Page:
Excavations continued the following year, again as a field school but this time as a joined effort of the Pennsylvania State University and Juniata College under the direction of Joe Michaels and Ira Smith.
Sheep Rock Shelter remains one of the most amazing sites excavated in Pennsylvania. It harbored some of the most unique artifacts of everyday prehistoric life for thousands of years. Keeping them dry and preserved as a result of its unique geological conditions. Although the real site is inaccessible now in the depths of Raystown Lake you can get a sense of what it was like by visiting the Anthropology/Archaeology gallery at The State Museum of Pennsylvania. Exhibited just to the left of the open excavation you can see what the shelter was like. The back wall of the exhibit was created from a mold of the actual back wall of the shelter. Also exhibited in the Technology area of the gallery are the bark basket, fabric, cordage, netting, canoe paddle, and fire making kit all recovered from this remarkable site.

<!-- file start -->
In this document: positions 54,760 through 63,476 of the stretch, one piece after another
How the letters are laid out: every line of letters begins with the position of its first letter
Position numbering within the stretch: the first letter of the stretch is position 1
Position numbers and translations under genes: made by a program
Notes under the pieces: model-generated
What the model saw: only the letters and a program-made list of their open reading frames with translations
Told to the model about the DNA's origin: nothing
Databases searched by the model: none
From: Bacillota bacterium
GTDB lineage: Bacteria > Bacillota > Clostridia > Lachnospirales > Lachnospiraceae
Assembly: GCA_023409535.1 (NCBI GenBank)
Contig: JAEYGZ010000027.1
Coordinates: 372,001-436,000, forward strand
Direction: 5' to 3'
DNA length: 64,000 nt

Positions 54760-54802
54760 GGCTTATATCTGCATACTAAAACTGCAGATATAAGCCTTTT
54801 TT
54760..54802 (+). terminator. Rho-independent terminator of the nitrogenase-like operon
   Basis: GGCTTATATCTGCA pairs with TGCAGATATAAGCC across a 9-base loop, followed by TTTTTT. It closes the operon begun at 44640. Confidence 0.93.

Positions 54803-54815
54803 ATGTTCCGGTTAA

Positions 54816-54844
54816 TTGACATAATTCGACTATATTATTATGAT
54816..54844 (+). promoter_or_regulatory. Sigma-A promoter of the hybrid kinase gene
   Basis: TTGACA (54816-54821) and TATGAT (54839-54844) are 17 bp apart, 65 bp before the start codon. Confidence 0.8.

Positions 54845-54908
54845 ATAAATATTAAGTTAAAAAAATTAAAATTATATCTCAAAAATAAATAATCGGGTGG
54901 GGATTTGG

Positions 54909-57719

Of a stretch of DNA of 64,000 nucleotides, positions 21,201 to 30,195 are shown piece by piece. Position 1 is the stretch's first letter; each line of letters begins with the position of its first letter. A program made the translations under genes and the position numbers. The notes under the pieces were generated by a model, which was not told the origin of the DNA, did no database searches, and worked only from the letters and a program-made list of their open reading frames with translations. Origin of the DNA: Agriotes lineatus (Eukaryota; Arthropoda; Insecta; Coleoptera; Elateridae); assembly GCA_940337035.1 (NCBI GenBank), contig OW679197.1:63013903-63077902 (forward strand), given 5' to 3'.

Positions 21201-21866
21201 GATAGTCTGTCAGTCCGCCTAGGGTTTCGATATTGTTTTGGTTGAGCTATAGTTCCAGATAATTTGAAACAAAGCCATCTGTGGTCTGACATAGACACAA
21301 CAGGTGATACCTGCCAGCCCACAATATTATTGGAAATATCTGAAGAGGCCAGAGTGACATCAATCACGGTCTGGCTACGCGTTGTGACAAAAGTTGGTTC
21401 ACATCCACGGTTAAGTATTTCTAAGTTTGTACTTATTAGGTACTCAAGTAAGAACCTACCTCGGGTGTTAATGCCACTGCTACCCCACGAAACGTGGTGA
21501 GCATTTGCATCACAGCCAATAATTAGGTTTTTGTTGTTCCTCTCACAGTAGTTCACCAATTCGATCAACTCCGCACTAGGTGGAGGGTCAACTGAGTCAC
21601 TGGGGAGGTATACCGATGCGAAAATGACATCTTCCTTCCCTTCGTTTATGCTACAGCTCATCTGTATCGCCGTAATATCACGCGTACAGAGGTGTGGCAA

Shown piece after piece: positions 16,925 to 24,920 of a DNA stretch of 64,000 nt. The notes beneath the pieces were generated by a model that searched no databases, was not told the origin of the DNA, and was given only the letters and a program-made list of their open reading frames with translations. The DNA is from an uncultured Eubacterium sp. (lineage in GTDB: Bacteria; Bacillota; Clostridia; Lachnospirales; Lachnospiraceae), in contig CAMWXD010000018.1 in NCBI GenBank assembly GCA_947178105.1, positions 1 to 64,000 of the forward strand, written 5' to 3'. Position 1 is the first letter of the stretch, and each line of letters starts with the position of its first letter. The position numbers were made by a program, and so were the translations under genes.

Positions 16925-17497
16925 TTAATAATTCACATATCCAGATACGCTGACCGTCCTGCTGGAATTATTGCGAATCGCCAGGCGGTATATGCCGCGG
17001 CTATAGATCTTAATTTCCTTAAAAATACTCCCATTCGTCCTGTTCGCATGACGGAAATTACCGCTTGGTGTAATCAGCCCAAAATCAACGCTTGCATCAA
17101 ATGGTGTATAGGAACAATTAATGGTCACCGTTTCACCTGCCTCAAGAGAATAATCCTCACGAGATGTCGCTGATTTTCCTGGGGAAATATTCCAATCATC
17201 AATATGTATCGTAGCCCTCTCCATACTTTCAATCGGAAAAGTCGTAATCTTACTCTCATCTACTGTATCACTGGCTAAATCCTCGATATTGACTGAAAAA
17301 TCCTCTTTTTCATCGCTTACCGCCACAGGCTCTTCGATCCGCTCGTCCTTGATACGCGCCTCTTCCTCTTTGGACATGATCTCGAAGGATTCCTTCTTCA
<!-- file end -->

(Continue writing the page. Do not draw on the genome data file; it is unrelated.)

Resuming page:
Please feel free to search through our past blogs for more information about Sheep Rock Shelter, or see the following sources used in this week’s editions of TWIPA.
Edgar J. Stackhouse and Melville W. Corl
1962 The Discovery of the Sheep Rock Shelter (Site 36Hu1)
Pennsylvania Archaeologist 32(1):1-13
Joseph W. Michaels and Ira F. Smith
1967 Archaeological Investigations of Sheep Rock Shelter, Huntingdon County, Pennsylvania
Department of Sociology and Anthropology, The Pennsylvania State University, University Park, Pennsylvania
Kurt W. Carr and Roger W. Moeller
2015 First Pennsylvanians, The Archaeology of Native Americans in Pennsylvania
Pennsylvania Historical and Museum Commission
For more information, visit PAarchaeology.state.pa.us or the Hall of Anthropology and Archaeology at The State Museum of Pennsylvania .